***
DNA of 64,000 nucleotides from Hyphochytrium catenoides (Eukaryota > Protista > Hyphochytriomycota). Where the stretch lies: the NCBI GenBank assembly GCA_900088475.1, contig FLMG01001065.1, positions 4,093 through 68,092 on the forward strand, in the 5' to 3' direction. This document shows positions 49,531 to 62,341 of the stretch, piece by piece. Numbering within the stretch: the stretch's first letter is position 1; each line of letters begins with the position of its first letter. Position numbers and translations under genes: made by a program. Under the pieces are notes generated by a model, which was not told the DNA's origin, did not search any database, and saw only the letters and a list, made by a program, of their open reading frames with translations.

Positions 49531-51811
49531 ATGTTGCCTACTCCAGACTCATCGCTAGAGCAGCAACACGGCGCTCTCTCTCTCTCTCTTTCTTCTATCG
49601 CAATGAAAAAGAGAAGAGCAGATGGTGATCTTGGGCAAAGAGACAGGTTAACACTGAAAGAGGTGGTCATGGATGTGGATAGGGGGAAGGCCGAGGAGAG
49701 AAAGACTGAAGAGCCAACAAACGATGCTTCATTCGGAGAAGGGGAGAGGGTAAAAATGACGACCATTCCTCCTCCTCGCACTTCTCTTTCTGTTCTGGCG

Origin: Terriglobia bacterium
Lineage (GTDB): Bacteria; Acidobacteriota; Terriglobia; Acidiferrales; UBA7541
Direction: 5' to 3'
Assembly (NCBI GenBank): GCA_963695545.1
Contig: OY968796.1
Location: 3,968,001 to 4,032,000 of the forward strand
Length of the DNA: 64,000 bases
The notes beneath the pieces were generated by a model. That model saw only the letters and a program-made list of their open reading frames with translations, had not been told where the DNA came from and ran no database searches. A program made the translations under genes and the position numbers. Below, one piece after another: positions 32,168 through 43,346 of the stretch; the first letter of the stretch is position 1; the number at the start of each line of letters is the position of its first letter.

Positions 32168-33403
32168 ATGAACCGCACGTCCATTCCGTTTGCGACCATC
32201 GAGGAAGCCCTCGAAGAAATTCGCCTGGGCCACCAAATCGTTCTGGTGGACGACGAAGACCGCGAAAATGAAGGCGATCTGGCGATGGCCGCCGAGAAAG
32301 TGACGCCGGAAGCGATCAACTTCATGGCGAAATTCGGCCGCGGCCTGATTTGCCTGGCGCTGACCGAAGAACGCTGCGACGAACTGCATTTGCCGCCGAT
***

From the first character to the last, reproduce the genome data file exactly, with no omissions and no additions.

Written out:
DNA of 64,000 nucleotides from Hyphochytrium catenoides (Eukaryota > Protista > Hyphochytriomycota). Where the stretch lies: the NCBI GenBank assembly GCA_900088475.1, contig FLMG01001065.1, positions 4,093 through 68,092 on the forward strand, in the 5' to 3' direction. This document shows positions 49,531 to 62,341 of the stretch, piece by piece. Numbering within the stretch: the stretch's first letter is position 1; each line of letters begins with the position of its first letter. Position numbers and translations under genes: made by a program. Under the pieces are notes generated by a model, which was not told the DNA's origin, did not search any database, and saw only the letters and a list, made by a program, of their open reading frames with translations.

Positions 49531-51811
49531 ATGTTGCCTACTCCAGACTCATCGCTAGAGCAGCAACACGGCGCTCTCTCTCTCTCTCTTTCTTCTATCG
49601 CAATGAAAAAGAGAAGAGCAGATGGTGATCTTGGGCAAAGAGACAGGTTAACACTGAAAGAGGTGGTCATGGATGTGGATAGGGGGAAGGCCGAGGAGAG
49701 AAAGACTGAAGAGCCAACAAACGATGCTTCATTCGGAGAAGGGGAGAGGGTAAAAATGACGACCATTCCTCCTCCTCGCACTTCTCTTTCTGTTCTGGCG

Origin: Terriglobia bacterium
Lineage (GTDB): Bacteria; Acidobacteriota; Terriglobia; Acidiferrales; UBA7541
Direction: 5' to 3'
Assembly (NCBI GenBank): GCA_963695545.1
Contig: OY968796.1
Location: 3,968,001 to 4,032,000 of the forward strand
Length of the DNA: 64,000 bases
The notes beneath the pieces were generated by a model. That model saw only the letters and a program-made list of their open reading frames with translations, had not been told where the DNA came from and ran no database searches. A program made the translations under genes and the position numbers. Below, one piece after another: positions 32,168 through 43,346 of the stretch; the first letter of the stretch is position 1; the number at the start of each line of letters is the position of its first letter.

Positions 32168-33403
32168 ATGAACCGCACGTCCATTCCGTTTGCGACCATC
32201 GAGGAAGCCCTCGAAGAAATTCGCCTGGGCCACCAAATCGTTCTGGTGGACGACGAAGACCGCGAAAATGAAGGCGATCTGGCGATGGCCGCCGAGAAAG
32301 TGACGCCGGAAGCGATCAACTTCATGGCGAAATTCGGCCGCGGCCTGATTTGCCTGGCGCTGACCGAAGAACGCTGCGACGAACTGCATTTGCCGCCGAT